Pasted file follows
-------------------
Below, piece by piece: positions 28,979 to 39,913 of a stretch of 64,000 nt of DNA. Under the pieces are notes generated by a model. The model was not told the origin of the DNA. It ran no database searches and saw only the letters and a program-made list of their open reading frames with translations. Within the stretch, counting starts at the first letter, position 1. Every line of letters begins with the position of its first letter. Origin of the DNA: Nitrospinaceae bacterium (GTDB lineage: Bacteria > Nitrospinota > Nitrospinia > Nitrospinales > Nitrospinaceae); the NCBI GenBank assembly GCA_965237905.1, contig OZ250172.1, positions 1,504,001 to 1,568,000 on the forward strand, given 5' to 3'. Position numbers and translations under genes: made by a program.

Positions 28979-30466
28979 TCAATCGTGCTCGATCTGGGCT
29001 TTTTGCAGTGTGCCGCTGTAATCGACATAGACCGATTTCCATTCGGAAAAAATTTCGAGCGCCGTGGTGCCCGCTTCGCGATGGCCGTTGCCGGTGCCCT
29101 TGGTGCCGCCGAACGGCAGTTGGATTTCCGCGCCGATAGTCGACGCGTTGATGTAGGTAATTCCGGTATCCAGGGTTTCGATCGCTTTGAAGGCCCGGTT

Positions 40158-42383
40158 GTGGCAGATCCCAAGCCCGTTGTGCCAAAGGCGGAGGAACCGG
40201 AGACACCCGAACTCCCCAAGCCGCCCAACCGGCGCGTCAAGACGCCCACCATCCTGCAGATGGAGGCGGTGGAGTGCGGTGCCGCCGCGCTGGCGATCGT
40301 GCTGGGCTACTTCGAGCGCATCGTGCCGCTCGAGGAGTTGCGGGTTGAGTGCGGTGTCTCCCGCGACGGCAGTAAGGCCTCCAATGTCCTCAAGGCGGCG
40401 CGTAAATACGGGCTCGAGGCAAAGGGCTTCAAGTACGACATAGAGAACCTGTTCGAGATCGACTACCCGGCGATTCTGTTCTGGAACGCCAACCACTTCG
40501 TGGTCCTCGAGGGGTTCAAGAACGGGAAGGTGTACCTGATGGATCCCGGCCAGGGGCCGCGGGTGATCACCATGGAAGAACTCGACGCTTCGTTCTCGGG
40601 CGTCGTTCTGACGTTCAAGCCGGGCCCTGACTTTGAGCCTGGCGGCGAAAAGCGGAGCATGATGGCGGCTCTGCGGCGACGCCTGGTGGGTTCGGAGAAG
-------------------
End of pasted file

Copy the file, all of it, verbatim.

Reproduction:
Below, piece by piece: positions 28,979 to 39,913 of a stretch of 64,000 nt of DNA. Under the pieces are notes generated by a model. The model was not told the origin of the DNA. It ran no database searches and saw only the letters and a program-made list of their open reading frames with translations. Within the stretch, counting starts at the first letter, position 1. Every line of letters begins with the position of its first letter. Origin of the DNA: Nitrospinaceae bacterium (GTDB lineage: Bacteria > Nitrospinota > Nitrospinia > Nitrospinales > Nitrospinaceae); the NCBI GenBank assembly GCA_965237905.1, contig OZ250172.1, positions 1,504,001 to 1,568,000 on the forward strand, given 5' to 3'. Position numbers and translations under genes: made by a program.

Positions 28979-30466
28979 TCAATCGTGCTCGATCTGGGCT
29001 TTTTGCAGTGTGCCGCTGTAATCGACATAGACCGATTTCCATTCGGAAAAAATTTCGAGCGCCGTGGTGCCCGCTTCGCGATGGCCGTTGCCGGTGCCCT
29101 TGGTGCCGCCGAACGGCAGTTGGATTTCCGCGCCGATAGTCGACGCGTTGATGTAGGTAATTCCGGTATCCAGGGTTTCGATCGCTTTGAAGGCCCGGTT

Positions 40158-42383
40158 GTGGCAGATCCCAAGCCCGTTGTGCCAAAGGCGGAGGAACCGG
40201 AGACACCCGAACTCCCCAAGCCGCCCAACCGGCGCGTCAAGACGCCCACCATCCTGCAGATGGAGGCGGTGGAGTGCGGTGCCGCCGCGCTGGCGATCGT
40301 GCTGGGCTACTTCGAGCGCATCGTGCCGCTCGAGGAGTTGCGGGTTGAGTGCGGTGTCTCCCGCGACGGCAGTAAGGCCTCCAATGTCCTCAAGGCGGCG
40401 CGTAAATACGGGCTCGAGGCAAAGGGCTTCAAGTACGACATAGAGAACCTGTTCGAGATCGACTACCCGGCGATTCTGTTCTGGAACGCCAACCACTTCG
40501 TGGTCCTCGAGGGGTTCAAGAACGGGAAGGTGTACCTGATGGATCCCGGCCAGGGGCCGCGGGTGATCACCATGGAAGAACTCGACGCTTCGTTCTCGGG
40601 CGTCGTTCTGACGTTCAAGCCGGGCCCTGACTTTGAGCCTGGCGGCGAAAAGCGGAGCATGATGGCGGCTCTGCGGCGACGCCTGGTGGGTTCGGAGAAG